You can assess trends by the status of the participants

I conjecture that, everything else being equal, the level of your education is inversely correlated with innovation.

  • At first, a new idea appears interesting, but it carries no prestige. And there are few financial incentives. Think homebrew computers before Apple. Or blogging in 2003. The people who first join are sociopaths (as per the Gervais principle) who often lack formal education. They recognize what this new idea might do. Yet they are unconcerned by their place in society. They may not even have a resume.
  • Once an idea picks up steam, incentives become more apparent. The community then expands to include people who are slightly more conformist. You will start to see more college degrees. Companies are built. Jobs are created. Think blogging in 2005, or Apple releasing its first personal computer.
  • After some time, it has become obvious that the idea is solid. Think Apple a few months after the Apple II was launched. Or blogging in 2010. People who value greatly prestige finally join up. You start to see prestigious degrees. There are now established practices and some level of expected conformity.

If my conjecture is at least partly true, then you can assess trends by the status of the participants. When you see new trends, such as homebrew 3D printers or open source electronics, how many MIT degrees do you see? Conversely, by the time the prestigious degrees are flocking in, maybe the real innovation is elsewhere?

Fun fact: In 2007, Morgan Stanley, Lehman Brothers, JP Morgan, and Goldman Sachs were among the top 10 employers of MIT graduates. (Source)

Acknowledgement: I was inspired to write this post by P. Bannister.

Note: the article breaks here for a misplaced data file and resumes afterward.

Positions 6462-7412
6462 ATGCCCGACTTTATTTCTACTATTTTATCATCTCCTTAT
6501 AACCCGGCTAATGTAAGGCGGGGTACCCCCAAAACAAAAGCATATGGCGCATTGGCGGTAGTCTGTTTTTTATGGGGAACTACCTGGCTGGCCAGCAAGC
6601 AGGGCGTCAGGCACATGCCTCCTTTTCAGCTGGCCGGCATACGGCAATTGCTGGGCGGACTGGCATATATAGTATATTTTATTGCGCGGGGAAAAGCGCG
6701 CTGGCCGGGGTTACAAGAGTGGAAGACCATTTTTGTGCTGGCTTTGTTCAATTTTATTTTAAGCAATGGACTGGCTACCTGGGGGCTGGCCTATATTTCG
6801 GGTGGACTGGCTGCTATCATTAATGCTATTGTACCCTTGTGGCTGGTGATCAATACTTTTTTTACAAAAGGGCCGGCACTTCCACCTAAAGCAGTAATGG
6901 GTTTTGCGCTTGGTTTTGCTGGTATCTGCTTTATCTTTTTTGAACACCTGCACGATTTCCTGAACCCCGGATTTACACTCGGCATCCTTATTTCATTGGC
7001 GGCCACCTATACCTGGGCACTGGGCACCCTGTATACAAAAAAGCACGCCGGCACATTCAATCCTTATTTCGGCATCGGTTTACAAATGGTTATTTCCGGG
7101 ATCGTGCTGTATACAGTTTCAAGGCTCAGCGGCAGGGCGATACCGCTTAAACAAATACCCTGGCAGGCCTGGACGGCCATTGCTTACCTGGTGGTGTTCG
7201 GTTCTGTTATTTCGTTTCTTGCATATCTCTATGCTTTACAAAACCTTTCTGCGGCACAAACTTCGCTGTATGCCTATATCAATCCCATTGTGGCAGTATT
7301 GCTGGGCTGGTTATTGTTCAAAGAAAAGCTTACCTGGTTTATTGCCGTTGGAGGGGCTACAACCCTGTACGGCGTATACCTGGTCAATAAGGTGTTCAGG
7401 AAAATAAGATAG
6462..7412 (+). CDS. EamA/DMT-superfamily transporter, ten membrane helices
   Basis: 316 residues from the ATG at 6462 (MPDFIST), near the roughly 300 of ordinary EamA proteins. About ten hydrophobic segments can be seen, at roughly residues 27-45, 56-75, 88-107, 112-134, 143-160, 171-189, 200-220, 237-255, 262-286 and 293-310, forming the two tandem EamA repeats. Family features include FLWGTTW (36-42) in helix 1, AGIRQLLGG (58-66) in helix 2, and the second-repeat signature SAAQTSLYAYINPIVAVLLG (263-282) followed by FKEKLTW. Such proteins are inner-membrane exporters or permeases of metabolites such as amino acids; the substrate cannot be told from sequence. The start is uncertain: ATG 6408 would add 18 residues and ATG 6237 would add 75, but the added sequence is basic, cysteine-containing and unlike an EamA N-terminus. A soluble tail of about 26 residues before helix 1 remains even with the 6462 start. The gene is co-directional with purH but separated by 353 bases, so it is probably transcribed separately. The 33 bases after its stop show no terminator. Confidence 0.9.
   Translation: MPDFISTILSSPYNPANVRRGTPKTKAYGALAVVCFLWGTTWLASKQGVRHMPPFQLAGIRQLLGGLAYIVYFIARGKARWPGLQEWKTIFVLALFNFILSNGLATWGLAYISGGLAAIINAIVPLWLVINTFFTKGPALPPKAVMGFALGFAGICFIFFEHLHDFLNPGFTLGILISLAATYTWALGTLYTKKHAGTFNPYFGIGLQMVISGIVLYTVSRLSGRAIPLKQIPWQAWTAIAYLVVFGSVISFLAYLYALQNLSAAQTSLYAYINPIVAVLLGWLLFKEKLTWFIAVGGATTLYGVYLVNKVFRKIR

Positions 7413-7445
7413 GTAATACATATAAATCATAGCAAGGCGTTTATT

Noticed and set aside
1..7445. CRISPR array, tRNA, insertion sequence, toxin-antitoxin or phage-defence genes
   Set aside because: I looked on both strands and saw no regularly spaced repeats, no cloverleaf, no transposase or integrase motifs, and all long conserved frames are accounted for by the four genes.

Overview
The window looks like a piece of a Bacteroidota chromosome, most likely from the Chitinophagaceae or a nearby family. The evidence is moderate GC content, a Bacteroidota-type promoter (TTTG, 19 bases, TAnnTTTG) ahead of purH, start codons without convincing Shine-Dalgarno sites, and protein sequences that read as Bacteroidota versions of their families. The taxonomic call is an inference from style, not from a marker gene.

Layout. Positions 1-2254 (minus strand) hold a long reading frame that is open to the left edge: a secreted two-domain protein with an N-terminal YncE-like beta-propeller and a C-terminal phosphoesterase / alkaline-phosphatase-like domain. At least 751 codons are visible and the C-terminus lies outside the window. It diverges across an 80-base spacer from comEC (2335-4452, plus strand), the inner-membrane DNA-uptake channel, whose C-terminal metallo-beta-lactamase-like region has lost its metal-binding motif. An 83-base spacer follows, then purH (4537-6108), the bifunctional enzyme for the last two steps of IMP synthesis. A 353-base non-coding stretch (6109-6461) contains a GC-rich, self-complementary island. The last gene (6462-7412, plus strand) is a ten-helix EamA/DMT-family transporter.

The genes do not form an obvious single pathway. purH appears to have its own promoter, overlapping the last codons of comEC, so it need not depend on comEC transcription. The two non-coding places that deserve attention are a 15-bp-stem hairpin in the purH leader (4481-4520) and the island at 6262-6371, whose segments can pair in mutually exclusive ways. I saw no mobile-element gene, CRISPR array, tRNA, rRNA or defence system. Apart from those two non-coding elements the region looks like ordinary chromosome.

8 thoughts on “You can assess trends by the status of the participants”

  1. Perhaps it is more that the first 70% of a new idea is low hanging fruit and relatively simple techniques work, but refining it and squeezing out that last 30% often requires much more work and much more sophisticated techniques?

  2. Thing is, we are largely only concious of the sociopaths that succeed because they make waves and the news reports on them.

    Early adopters may always be sociopaths, but the other 90% of the sociopaths are involved in get rich quick schemes that never work out.

    Thus, while sociopaths are critical for radical innovation, we should definitely not all be sociopaths. Reminds of the dual decision problem of learning, but at a group conciousness level.

    Not to be harsh, but I’m going to posit that the major failure of a lot of your arguments about education are derived from your priveleged position in a society where Foucauldian ideas about social control aren’t regularly interrupted by people with guns.

  3. @Nate

    Not to be harsh, but I’m going to posit that the major failure of a lot of your arguments about education are derived from your priveleged position in a society where Foucauldian ideas about social control aren’t regularly interrupted by people with guns.

    Thanks for the reference to Foucault.

    Do we need to face guns to have worthwhile ideas?

  4. Lovely post, I really enjoyed this one. My friend was telling me about a hacker startup here in San Diego building autonomous flight vehicles, made up mostly of Mexican kids from both sides of the border. Not a prestigious degree among them, but apparently doing some of the most innovative work in the field.

  5. As an idea matures, more people of all types participate, leading to a regress towards the mean. This can lead to either a higher or lower concentration of “prestigious degrees.” For instance, the internet first took off in academia, and the web was invented in a research lab filled with “prestigious degrees.” I would wager that the fraction of web users with PhDs has gone down significantly since.

    Moreover, since prestigious degrees are somewhat rare, it should be no surprise that they are also somewhat rare among early adopters of anything. I’d like to see the evidence that their representation is below average.

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